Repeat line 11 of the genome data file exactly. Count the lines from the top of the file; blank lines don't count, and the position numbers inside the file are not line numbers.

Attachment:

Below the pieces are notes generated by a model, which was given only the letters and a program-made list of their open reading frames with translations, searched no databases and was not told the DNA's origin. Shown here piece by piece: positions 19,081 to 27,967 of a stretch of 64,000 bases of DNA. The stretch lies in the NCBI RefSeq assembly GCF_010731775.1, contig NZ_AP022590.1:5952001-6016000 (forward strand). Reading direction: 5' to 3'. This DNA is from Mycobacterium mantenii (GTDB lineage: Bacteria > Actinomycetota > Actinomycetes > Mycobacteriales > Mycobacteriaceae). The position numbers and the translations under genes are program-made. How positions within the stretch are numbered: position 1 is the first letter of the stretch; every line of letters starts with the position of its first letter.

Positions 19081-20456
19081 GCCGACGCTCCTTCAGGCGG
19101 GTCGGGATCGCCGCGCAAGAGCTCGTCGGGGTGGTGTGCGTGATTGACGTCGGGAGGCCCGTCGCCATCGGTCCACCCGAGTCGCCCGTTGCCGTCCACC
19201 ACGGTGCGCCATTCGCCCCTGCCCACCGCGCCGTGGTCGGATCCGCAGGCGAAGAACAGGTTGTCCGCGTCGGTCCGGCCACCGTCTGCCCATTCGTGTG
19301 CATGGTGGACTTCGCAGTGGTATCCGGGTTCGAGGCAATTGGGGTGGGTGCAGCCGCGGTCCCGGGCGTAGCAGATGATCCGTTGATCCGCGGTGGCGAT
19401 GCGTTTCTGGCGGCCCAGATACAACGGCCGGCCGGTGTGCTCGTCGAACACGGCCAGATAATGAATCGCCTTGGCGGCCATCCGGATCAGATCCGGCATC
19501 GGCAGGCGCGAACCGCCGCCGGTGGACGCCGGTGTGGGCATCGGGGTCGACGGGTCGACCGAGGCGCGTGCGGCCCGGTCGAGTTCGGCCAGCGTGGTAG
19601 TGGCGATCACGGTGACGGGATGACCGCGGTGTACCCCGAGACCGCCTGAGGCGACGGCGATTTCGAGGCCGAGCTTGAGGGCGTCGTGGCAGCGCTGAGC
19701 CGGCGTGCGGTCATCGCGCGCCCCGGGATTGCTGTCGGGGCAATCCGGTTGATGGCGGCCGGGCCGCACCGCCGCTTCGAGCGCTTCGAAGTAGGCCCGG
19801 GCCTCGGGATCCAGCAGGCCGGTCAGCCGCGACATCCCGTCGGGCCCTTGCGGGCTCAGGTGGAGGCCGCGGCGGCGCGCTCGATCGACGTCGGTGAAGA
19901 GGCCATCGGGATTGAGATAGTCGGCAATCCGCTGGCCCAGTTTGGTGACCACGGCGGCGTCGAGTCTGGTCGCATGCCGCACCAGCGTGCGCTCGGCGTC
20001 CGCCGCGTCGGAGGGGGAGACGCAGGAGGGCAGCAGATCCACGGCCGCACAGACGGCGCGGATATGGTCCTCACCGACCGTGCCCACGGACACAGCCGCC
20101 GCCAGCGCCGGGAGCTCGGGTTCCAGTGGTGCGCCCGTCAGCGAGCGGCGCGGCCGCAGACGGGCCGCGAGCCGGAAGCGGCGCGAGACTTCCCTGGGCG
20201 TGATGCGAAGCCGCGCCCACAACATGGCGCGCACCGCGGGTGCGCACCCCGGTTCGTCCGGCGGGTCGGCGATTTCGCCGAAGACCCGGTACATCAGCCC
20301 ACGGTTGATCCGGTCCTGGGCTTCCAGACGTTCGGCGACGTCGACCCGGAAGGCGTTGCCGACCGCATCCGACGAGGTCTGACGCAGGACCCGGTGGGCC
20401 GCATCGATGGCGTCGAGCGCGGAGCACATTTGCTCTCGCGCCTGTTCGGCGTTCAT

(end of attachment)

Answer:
19801 GCCTCGGGATCCAGCAGGCCGGTCAGCCGCGACATCCCGTCGGGCCCTTGCGGGCTCAGGTGGAGGCCGCGGCGGCGCGCTCGATCGACGTCGGTGAAGA